Manipulation of dipeptidylpeptidase 10 in mouse and human and models indicates a protective role in asthma.

Zhang, Youming and Poobalasingam, Thanushiyan and Yates, Laura L and Walker, Simone A and Taylor, Martin S and Chessum, Lauren and Harrison, Jackie and Tsaprouni, Loukia and Adcock, Ian M and Lloyd, Clare M and Cookson, William O and Moffatt, Miriam F and Dean, Charlotte H (2018) Manipulation of dipeptidylpeptidase 10 in mouse and human and models indicates a protective role in asthma. Disease models & mechanisms, 11 (1). ISSN 1754-8411

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Abstract

We previously identified dipeptidylpeptidase 10 () on chromosome 2 as a human asthma susceptibility gene, through positional cloning. Initial association results were confirmed in many subsequent association studies but the functional role of DPP10 in asthma remains unclear. Using the MRC Harwell N-ethyl-N-nitrosourea (ENU) DNA archive, we identified a point mutation in that caused an amino acid change from valine to aspartic acid in the β-propeller region of the protein. Mice carrying this point mutation were recovered and a congenic line was established ( ). Macroscopic examination and lung histology revealed no significant differences between wild-type and mice. However, after house dust mite (HDM) treatment, mutant mice showed significantly increased airway resistance in response to 100 mg/ml methacholine. Total serum IgE levels and bronchoalveolar lavage (BAL) eosinophil counts were significantly higher in homozygotes than in control mice after HDM treatment. DPP10 protein is present in airway epithelial cells and altered expression is observed in both tissue from asthmatic patients and in mice following HDM challenge. Moreover, knockdown of in human airway epithelial cells results in altered cytokine responses. These results show that a point mutation leads to increased airway responsiveness following allergen challenge and provide biological evidence to support previous findings from human genetic studies. This article has an associated First Person interview with the first author of the paper.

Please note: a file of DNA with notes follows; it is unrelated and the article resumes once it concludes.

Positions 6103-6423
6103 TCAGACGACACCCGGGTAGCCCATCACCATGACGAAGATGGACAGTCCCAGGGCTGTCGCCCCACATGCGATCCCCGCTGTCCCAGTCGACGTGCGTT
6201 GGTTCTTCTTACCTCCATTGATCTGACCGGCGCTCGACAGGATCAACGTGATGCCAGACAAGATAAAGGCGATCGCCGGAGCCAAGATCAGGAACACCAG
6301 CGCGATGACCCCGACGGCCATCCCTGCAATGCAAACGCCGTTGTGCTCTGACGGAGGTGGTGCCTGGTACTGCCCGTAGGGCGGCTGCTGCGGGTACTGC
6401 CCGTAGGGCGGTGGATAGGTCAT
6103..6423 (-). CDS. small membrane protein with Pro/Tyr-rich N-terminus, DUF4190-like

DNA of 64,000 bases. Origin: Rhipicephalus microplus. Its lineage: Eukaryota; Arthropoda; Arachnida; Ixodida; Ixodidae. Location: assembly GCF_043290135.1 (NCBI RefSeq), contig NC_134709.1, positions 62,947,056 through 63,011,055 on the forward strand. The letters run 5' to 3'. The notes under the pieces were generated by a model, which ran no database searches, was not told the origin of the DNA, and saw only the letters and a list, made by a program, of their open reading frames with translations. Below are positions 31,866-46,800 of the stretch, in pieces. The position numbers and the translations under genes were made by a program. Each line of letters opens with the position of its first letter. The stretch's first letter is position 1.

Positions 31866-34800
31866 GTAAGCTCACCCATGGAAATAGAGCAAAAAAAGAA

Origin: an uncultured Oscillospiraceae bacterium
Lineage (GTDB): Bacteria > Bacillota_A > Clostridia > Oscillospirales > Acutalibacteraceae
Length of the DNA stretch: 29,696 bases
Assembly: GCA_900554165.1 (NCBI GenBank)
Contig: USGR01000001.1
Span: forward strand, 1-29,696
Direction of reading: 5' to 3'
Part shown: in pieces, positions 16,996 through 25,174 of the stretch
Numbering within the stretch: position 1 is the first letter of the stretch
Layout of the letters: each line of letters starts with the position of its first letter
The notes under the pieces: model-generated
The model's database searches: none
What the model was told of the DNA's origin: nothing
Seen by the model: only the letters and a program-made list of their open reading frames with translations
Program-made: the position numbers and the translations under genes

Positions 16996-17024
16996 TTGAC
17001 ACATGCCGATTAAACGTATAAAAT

Item Type: Article
Subjects: C100 Biology
Divisions: Faculty of Health, Education and Life Sciences > School of Health Sciences
Depositing User: Loukia Tsaprouni
Date Deposited: 01 May 2018 08:59
Last Modified: 01 May 2018 08:59
URI: http://www.open-access.bcu.ac.uk/id/eprint/5845

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